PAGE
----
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Asia

EU observers praise Pakistani elections

Despite a campaign marred by violence and irregularities, EU observers have praised Pakistan's landmark elections on May 11 as a positive step for democracy. Still, they urge the new government to press on with reforms.

Michael Gahler is well known in Pakistan. The German politician and member of the European Parliament had already been chief observer of the European Union's elections observation mission (EOM) to Pakistan in 2008. After this year's May 11 parliamentary elections, he was full of praise for the Pakistani voters.

"Election day showed the commitment of the people of Pakistan to democratic governance by overcoming militant violence," Gahler said in a statement. He described the electoral process as "competitive," emphasising that there were twice as many candidates this time around as in 2008.

The EOM was joined this year by a delegation of three members of the European Parliament acting as short-term observers and chaired by Richard Howitt, who referred in a statement to the landmark vote as "a step forward."

Violence and irregularities

But while various aspects of Pakistan's electoral process may have improved, there were many complaints of shortcomings. For instance, polling in 9 percent of the stations visited by the EOM was rated as "poor or inadequate." Besides, the decision by Pakistan's Election Commission to extend voting by one hour was criticized as having caused "confusion." Furthermore, the mission failed to monitor the southwestern, insurgency-torn province of Baluchistan or the semi-autonomous tribal belt on the Afghan border where the Taliban and al Qaeda have strongholds.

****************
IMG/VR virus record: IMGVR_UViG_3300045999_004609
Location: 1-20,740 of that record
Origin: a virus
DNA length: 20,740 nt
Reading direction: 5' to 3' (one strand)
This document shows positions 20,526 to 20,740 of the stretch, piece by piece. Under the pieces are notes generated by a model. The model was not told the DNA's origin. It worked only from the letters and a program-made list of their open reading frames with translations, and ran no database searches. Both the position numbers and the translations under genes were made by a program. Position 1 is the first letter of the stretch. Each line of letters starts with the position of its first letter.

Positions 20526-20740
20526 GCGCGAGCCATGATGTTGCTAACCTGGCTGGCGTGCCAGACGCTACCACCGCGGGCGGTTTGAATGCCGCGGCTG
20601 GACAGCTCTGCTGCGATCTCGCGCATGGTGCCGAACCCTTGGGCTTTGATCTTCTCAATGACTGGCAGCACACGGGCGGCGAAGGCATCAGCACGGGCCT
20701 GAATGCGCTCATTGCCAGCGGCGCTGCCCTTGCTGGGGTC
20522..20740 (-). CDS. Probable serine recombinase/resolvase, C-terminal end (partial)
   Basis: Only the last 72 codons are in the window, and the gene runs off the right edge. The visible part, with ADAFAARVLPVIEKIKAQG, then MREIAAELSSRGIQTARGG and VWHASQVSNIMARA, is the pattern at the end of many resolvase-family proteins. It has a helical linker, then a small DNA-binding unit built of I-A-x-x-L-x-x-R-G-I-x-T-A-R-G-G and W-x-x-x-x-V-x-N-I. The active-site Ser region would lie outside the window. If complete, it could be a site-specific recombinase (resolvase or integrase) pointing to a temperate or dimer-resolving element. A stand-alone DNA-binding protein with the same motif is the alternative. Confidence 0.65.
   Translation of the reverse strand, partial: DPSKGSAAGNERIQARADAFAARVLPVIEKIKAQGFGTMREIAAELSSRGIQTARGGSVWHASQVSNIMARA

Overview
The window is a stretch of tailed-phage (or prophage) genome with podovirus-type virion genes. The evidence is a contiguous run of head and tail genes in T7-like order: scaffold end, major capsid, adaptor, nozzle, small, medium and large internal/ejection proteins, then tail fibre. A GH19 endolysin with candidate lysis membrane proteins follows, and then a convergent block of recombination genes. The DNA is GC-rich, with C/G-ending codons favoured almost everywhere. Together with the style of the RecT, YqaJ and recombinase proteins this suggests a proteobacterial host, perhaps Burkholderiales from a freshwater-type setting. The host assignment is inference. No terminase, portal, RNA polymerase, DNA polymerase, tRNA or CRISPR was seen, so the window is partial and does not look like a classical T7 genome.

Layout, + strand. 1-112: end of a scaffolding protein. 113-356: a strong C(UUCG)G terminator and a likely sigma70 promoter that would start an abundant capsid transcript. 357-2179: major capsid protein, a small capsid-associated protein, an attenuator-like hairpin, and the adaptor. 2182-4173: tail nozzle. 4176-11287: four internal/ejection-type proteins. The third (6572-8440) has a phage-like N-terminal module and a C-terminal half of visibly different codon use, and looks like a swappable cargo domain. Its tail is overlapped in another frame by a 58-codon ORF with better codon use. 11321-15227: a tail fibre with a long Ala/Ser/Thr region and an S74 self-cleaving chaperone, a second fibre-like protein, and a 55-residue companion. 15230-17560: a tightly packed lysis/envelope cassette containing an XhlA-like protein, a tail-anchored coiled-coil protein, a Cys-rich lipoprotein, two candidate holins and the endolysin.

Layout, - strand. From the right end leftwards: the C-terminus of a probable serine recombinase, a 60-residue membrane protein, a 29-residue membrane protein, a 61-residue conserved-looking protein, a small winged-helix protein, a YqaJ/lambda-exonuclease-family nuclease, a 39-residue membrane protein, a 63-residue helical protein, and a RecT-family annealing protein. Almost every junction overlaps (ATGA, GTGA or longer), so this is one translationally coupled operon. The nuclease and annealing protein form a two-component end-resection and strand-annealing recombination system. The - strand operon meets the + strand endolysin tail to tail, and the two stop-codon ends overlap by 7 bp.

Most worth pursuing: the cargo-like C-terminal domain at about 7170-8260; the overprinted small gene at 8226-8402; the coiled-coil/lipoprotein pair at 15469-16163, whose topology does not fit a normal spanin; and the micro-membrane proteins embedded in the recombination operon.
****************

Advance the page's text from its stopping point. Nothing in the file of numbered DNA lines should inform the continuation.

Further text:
But the EU's greatest concern remained the deadly militant violence experienced both in the run-up to the ballot as well as on election day itself. "There were 62 reported election-related security incidents on election day resulting in 64 deaths," Gahler said.

'Confidence in democracy'

However, EU observers believe the attacks and threats made by militant groups must not overshadow the achievements of the polls. "The turnout in defiance of the threats against the process was an extraordinary vote of confidence in democracy itself," said Howitt.

The observers will remain in the country until June 5 to monitor the tabulation of results and electoral dispute resolution mechanisms.

The members of the European Parliament already have a message for Pakistan's future prime minister Nawaz Sharif: "We call on all those elected to sustain their commitment to reforms, in the interests of good government for the people and good governance for the state," said Howitt.

gd/shs (AFP, dpa)

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